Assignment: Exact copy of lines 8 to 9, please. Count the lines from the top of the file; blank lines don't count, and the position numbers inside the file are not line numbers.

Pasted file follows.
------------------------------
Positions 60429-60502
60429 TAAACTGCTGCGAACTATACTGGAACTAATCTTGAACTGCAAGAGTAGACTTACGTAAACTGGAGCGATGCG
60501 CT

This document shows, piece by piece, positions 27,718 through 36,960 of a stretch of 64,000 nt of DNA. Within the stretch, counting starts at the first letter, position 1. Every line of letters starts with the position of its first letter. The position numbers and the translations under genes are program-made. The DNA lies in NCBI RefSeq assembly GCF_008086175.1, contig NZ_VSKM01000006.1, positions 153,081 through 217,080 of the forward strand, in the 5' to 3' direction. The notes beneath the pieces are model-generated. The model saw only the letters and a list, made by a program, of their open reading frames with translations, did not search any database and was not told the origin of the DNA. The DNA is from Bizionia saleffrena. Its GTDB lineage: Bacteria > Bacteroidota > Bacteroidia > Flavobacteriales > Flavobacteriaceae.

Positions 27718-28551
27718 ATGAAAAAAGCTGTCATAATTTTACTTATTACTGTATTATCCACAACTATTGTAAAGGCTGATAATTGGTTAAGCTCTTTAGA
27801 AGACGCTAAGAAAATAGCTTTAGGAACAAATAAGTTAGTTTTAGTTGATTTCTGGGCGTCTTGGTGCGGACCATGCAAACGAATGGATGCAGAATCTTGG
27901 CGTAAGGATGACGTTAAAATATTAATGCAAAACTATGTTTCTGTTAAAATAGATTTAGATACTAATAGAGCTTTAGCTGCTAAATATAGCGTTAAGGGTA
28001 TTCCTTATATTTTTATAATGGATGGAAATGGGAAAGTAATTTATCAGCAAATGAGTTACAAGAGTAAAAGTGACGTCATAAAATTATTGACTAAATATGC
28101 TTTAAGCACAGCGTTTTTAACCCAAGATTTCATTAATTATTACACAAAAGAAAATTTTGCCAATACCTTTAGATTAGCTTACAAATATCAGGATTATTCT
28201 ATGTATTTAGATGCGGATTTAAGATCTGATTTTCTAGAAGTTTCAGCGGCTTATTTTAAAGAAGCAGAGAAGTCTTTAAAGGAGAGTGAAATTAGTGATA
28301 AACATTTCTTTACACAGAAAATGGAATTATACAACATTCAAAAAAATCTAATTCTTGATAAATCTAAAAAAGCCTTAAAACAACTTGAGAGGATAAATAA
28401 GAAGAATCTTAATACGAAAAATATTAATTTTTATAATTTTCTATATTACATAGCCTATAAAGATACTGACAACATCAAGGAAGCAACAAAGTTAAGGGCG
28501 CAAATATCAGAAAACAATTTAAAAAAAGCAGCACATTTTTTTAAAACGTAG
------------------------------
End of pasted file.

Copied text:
27901 CGTAAGGATGACGTTAAAATATTAATGCAAAACTATGTTTCTGTTAAAATAGATTTAGATACTAATAGAGCTTTAGCTGCTAAATATAGCGTTAAGGGTA
28001 TTCCTTATATTTTTATAATGGATGGAAATGGGAAAGTAATTTATCAGCAAATGAGTTACAAGAGTAAAAGTGACGTCATAAAATTATTGACTAAATATGC